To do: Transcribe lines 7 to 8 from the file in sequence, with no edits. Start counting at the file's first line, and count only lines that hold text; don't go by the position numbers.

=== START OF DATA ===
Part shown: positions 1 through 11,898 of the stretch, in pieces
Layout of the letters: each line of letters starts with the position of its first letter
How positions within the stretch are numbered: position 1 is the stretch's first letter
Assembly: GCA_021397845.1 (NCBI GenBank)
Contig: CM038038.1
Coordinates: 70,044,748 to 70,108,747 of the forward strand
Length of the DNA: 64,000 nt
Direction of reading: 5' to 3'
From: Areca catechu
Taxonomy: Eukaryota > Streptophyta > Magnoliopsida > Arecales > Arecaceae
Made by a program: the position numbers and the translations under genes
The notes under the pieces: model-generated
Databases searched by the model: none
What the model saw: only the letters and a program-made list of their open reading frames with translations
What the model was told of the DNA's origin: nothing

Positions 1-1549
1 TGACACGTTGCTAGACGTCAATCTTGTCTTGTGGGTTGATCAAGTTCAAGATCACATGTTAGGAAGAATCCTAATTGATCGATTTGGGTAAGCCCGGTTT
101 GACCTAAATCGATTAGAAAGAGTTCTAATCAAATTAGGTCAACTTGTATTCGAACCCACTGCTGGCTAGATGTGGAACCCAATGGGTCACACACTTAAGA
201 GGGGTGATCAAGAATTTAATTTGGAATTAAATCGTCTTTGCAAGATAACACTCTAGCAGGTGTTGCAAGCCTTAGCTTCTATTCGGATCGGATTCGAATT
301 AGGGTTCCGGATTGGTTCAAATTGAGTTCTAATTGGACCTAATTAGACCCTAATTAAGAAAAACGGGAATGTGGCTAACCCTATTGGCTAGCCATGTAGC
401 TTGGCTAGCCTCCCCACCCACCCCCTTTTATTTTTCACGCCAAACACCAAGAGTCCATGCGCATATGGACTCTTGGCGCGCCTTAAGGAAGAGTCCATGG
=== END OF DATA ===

Length of the DNA: 64,000 nt
Direction of reading: 5' to 3'